Golden hours are short periods of time in the mornings and evenings, right after sunrise and just before sunset. Unsurprisingly, you will find loads of articles and videos on the internet telling you, that this is a great time to shoot outdoors because the blushing sun that’s filling the sky with a spectrum of colours and producing long shadows is clearly offering a romantic scenery. However, when it’s about shooting fashion, it’s necessary to stay down to earth and have in mind, that we can just shoot very few images during this time of day. You should also ask yourself if you really want any vivid-yellow images to be part of your campaign because the colours of your products will be falsified for sure, namely so much that post-production can’t fix it. If you are rather looking for a great evening feeling to show to your customers, because it suits your product, there is no reason not to do it. But when you prefer to highlight your fashion like in a lookbook, you should rather back off from working with golden light and consider this time for a nice after-work get-together with your team.
The so-called blue hour occurs before and after the golden hour, more precisely when the sun hasn’t risen yet resp. when it has vanished behind the horizon. The sky then appears in a different blue than during the daytime, because the remaining scattered light is dominated by the blue light spectrum. Although it’s an exciting time of day to shoot landscapes or architecture and using longer exposure times, when it comes to fashion or people photography in general, there’s on no account enough natural light left to work with. We are in fact dealing with night photography during the blue hour, meaning that we need to add our own artificial light or at least find some existing light sources, e.g. street lamps, illuminated shop windows, etc.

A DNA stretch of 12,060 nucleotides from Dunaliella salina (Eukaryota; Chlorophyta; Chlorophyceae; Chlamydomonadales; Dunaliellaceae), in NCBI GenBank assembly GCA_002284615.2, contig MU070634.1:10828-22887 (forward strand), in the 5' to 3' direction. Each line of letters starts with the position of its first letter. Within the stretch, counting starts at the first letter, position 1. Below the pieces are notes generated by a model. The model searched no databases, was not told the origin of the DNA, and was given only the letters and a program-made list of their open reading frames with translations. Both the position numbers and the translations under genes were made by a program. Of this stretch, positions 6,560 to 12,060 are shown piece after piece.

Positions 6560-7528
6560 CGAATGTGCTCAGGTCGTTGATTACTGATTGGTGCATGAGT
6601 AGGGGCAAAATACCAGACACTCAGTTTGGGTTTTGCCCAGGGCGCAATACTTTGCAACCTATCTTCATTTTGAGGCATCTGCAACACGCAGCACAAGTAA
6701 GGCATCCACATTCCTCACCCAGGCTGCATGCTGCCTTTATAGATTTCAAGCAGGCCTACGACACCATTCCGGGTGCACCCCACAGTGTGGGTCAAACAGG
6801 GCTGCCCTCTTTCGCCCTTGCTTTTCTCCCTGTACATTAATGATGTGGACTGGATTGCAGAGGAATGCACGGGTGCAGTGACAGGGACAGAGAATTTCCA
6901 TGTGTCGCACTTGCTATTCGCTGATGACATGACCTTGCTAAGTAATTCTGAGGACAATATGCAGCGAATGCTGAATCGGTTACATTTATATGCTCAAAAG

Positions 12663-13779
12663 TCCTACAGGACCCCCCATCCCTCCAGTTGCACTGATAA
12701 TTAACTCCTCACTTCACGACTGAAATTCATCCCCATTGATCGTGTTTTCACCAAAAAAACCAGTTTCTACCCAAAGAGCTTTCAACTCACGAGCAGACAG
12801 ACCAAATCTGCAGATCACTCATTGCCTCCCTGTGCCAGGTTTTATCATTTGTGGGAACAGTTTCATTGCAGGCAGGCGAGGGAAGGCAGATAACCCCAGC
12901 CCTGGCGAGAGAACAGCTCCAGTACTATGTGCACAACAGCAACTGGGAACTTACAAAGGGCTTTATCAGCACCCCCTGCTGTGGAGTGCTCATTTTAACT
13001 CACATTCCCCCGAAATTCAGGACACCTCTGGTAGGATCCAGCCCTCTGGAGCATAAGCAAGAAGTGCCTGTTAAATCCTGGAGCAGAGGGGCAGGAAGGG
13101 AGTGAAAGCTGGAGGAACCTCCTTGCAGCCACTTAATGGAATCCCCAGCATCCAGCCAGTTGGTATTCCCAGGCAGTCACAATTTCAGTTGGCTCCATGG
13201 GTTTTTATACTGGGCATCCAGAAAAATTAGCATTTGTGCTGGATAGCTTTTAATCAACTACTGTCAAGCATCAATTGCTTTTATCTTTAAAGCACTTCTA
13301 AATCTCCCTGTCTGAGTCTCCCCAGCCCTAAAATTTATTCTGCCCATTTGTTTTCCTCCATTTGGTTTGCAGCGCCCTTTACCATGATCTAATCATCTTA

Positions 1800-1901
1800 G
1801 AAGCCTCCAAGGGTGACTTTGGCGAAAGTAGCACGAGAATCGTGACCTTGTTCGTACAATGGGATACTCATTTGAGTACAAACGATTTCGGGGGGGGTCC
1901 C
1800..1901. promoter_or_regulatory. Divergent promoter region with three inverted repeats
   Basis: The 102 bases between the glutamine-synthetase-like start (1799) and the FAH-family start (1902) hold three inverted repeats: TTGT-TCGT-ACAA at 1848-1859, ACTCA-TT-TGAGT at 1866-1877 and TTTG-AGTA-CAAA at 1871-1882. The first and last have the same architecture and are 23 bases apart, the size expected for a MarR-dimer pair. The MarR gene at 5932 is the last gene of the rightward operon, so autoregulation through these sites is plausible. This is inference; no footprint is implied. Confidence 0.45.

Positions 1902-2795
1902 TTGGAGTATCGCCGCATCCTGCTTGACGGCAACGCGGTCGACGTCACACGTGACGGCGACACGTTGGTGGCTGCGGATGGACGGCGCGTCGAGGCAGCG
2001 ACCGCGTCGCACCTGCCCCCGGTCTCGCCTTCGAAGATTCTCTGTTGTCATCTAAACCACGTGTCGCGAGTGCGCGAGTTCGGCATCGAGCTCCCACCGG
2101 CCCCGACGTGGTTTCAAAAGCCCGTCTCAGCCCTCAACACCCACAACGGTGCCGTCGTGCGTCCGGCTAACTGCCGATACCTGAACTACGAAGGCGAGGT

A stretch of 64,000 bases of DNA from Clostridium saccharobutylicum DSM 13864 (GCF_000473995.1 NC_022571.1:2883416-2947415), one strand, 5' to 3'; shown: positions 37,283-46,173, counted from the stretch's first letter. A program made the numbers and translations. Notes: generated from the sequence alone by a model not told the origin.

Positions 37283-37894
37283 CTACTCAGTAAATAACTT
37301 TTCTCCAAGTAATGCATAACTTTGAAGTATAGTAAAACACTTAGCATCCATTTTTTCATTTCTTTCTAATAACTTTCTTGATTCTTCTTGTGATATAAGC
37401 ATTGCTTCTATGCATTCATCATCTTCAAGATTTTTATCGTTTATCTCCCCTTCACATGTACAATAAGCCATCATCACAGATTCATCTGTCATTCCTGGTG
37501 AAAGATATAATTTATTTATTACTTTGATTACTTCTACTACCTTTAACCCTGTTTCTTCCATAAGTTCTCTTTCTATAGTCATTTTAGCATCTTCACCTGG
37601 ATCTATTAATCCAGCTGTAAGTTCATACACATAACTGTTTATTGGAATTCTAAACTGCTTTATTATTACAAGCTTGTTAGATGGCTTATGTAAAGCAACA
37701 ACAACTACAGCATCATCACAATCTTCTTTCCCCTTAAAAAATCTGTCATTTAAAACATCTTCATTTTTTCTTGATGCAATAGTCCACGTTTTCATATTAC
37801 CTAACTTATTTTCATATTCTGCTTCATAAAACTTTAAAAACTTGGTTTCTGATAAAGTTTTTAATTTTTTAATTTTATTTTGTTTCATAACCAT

What do we need for shooting outdoors with natural light?
The good news is: not much! Shooting with natural light is pretty economic unless you’re spending a fortune on other things like props, etc. Like on a studio set, the photographer will probably need one or more assistants who help him or her to carry around the equipment, hold reflectors and diffusers, and to keep in sight all the stuff so nothing’s in the way or getting lost (or stolen). When you’re using a big scrim to shoot in the plain midday sun, that’s the biggest and heaviest gear to bring photography-wise. However, there are other aspects to regard when shooting open-air, which you are welcome to reread in my tip no. 4. If you’ve taken care of all those points, all you need is a little luck, that is to say, a rainless day with a few nice clouds in the sky. Fingers crossed!
You’ve now learned a lot about daylight and it’s potentials. Although it can be varying a lot and it’s a little risky to plan a shoot outdoors when you never know in advance what the weather will be like, many great campaigns are being photographed with natural light and mostly on outdoor locations. This is aggravated by the fact that collections are getting shot contra cyclical, which means that we need a summerly light in winter and possibly the other way around in summer. Therefore, during winter many productions are happening in warmer places, like e.g. at the Caribbean or in South Africa. If that’s not in your budget, having a plan B or being flexible about the date of the shoot can offer you certain security for the case that it’s raining or worse. From my point of view, shooting with daylight is totally worth it to take the risk. But to perfect your knowledge about light, the next article will treat all about flashlights.